Access

You are not currently logged in.

Access your personal account or get JSTOR access through your library or other institution:

login

Log in to your personal account or through your institution.

The Real Cost of Growth in Oregon

Eben V. Fodor
Population and Environment
Vol. 18, No. 4 (Mar., 1997), pp. 373-388
Published by: Springer
Stable URL: http://www.jstor.org/stable/27503533
Page Count: 16
  • Download ($43.95)
  • Cite this Item
The Real Cost of Growth in Oregon
Preview not available

Abstract

The costs of growth are little known, poorly understood and typically understated. This study is an initial effort to provide a more complete understanding of the current costs of growth in Oregon. While more than two dozen cost areas are identified, the focus is on basic physical infrastructure required for urban development. A "proportionate share" costing method is used to determine the public infrastructure costs associated with the construction of a typical single-family house. Each increment of growth is allocated costs for only the increment of system capacity required to serve it. Cost figures are from representative projects recently completed or underway in Oregon. The result is a composite of recent cost data selected to be representative of the state as a whole. An analysis of seven public infrastructure cost areas associated with the construction of a typical single-family house--including public facilities for schools, sewer, storm drainage, roads, water service, parks and recreation, and fire protection--shows that the total cost is about $24,500 per house. Oregon's development impact fees are recovering only a fraction of these costs. As a result, most of these public infrastructure costs are distributed across the entire population of a community through property taxes or general obligation bonds, whereas the benefits of these investments accrue primarily to the new development. The methodology used in this study can be easily replicated and may provide a useful tool for communities trying to obtain better information about the economic and fiscal impacts of urban growth. A review of relevant literature and references are provided.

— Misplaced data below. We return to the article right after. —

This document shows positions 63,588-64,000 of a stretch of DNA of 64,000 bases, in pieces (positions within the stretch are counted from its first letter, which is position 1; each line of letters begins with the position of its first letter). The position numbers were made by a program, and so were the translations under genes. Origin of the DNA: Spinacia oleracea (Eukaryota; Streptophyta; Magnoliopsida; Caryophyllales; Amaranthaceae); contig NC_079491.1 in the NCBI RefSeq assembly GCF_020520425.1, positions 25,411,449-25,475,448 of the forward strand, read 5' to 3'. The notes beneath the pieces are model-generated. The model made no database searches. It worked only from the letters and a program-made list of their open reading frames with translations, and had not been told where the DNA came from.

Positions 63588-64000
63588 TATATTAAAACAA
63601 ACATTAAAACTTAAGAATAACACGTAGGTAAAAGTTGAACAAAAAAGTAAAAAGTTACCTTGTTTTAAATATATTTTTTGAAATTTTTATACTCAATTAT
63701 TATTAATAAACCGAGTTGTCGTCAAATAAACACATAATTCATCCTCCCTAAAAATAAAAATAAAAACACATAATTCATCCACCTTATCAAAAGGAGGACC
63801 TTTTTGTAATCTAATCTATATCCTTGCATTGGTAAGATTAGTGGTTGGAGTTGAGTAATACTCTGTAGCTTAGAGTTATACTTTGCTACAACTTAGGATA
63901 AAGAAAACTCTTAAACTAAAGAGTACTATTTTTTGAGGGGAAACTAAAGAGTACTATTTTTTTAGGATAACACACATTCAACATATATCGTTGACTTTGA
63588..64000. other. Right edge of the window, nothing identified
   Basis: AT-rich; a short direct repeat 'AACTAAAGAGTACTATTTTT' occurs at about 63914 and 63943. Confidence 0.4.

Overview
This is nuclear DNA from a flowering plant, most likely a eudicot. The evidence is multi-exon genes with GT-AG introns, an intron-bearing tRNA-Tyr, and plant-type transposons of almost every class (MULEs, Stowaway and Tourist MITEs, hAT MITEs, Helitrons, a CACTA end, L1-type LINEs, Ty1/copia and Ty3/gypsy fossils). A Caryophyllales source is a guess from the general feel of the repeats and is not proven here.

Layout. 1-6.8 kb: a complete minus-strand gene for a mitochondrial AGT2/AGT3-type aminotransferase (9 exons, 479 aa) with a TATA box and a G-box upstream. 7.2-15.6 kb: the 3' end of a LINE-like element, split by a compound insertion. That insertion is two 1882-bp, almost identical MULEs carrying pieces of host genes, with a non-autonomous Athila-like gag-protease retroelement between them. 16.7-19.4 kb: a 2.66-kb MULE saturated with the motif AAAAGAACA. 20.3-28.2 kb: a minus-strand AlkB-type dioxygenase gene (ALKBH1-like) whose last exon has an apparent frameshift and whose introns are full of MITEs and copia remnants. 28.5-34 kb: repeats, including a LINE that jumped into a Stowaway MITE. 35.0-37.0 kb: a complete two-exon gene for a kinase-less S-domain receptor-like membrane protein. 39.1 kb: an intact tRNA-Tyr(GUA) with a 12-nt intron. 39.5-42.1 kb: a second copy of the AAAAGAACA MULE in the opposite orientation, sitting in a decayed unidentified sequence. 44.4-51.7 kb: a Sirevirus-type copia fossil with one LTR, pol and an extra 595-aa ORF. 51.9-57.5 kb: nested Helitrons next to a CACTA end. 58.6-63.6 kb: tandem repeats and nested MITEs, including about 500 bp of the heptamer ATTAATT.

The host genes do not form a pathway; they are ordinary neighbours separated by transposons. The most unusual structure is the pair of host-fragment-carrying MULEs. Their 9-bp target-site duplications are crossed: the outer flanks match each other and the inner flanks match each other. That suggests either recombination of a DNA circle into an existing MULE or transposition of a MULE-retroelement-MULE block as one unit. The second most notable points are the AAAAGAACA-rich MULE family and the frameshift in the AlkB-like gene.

Page Thumbnails

  • Thumbnail: Page 
373
    373
  • Thumbnail: Page 
374
    374
  • Thumbnail: Page 
375
    375
  • Thumbnail: Page 
376
    376
  • Thumbnail: Page 
377
    377
  • Thumbnail: Page 
378
    378
  • Thumbnail: Page 
379
    379
  • Thumbnail: Page 
[380]
    [380]
  • Thumbnail: Page 
381
    381
  • Thumbnail: Page 
382
    382
  • Thumbnail: Page 
383
    383
  • Thumbnail: Page 
384
    384
  • Thumbnail: Page 
385
    385
  • Thumbnail: Page 
386
    386
  • Thumbnail: Page 
387
    387
  • Thumbnail: Page 
388
    388